PORTUGAL HAS the largest gulf between rich and poor in the European Union, according to a recent study.
“In Portugal the rich are richer and the poor are poorer,” said João José Fernandes, the President of Oikas – a non-governmental body for development and co-operation.
According to the report, 17 per cent of the nation’s wealth is concentrated in the hands of just 100 people while 20 per cent of the nation’s wealthiest businessmen control 45.9 per cent of Portugal’s total GNP.
For José Fernandes, these statistics show that Portugal needs a new policy for fairer distribution of these funds while needing to face up to the social and political consequences of inequality.
He joined a host of Portuguese organisations on World Poverty Eradication Day, which were calling for a public debate on inequality and society’s apathy towards poverty.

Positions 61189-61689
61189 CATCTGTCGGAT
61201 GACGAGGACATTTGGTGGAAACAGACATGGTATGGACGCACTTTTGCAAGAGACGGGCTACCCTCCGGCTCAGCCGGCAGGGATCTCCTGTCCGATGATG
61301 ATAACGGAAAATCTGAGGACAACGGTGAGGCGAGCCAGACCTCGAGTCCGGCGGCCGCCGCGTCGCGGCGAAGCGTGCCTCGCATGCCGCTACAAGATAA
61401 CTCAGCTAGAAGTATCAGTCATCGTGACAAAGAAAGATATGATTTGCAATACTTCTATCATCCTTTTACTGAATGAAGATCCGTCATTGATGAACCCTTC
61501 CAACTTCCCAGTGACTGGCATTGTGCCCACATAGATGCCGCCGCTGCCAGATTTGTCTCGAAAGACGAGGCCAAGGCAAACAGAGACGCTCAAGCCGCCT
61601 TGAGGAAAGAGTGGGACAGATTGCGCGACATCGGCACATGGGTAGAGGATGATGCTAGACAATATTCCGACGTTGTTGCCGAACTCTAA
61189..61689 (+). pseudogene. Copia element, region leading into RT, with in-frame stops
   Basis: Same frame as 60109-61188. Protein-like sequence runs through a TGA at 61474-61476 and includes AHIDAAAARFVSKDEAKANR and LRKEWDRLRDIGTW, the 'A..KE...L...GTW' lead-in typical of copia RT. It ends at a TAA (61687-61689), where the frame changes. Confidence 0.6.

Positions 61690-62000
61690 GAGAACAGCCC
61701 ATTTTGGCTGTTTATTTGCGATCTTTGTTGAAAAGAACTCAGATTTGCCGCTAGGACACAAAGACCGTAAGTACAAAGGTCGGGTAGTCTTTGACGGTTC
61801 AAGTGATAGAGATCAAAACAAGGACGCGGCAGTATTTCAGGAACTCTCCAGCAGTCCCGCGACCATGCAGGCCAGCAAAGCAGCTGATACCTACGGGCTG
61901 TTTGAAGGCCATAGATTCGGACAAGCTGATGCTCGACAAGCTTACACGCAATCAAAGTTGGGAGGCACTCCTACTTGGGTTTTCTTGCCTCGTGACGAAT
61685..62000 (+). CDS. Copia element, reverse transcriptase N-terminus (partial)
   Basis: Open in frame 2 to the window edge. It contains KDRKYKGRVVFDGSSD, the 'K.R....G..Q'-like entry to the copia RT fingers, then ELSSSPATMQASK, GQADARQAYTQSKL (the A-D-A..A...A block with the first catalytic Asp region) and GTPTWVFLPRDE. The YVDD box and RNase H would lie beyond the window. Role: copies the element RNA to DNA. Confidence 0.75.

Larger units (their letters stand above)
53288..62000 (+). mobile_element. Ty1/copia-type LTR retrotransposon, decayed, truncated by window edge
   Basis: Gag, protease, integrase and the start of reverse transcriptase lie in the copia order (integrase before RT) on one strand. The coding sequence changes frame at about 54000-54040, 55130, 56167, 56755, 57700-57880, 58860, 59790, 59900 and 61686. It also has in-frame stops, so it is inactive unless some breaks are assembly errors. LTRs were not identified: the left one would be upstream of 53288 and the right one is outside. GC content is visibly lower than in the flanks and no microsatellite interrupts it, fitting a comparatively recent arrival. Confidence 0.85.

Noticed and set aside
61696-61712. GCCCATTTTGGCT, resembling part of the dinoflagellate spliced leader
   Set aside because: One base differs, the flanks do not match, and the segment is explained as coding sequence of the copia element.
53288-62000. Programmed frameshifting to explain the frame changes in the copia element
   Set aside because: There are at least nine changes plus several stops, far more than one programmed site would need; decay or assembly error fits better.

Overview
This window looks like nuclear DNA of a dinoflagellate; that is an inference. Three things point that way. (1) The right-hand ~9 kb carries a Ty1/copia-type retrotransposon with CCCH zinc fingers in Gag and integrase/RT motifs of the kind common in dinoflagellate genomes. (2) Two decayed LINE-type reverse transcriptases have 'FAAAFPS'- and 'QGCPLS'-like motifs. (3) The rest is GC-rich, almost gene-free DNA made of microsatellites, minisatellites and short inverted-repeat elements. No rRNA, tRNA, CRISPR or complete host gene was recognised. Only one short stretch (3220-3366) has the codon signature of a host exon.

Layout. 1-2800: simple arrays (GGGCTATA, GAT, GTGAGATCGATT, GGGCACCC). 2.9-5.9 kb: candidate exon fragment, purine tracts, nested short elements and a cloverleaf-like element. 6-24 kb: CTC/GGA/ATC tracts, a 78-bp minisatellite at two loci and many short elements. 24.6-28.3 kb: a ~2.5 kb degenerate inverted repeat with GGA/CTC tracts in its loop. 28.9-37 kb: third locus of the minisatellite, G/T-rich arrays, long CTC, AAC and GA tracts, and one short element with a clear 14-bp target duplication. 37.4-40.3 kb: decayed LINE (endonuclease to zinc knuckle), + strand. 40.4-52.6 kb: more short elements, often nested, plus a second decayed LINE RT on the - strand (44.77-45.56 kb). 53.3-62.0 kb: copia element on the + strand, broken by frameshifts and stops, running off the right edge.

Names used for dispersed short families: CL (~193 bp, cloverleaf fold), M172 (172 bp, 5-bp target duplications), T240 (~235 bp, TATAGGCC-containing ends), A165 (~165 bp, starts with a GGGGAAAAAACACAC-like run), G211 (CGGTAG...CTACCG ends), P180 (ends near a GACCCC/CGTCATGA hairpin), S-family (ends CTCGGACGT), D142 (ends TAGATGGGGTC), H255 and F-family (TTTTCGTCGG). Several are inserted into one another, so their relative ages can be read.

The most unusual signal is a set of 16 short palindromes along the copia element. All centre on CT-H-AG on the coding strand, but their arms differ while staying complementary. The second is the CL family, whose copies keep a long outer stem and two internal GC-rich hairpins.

The statistics show that one in every five Portuguese live on the breadline but that poverty isn’t caused by a lack of money in the country.
In a recent survey, 40 per cent of women claimed that their basic necessities were not being satisfied.
These figures demonstrate, according to Oikas, that the perception of what constitutes poverty for the poor is very different from what the wider population thinks is poverty.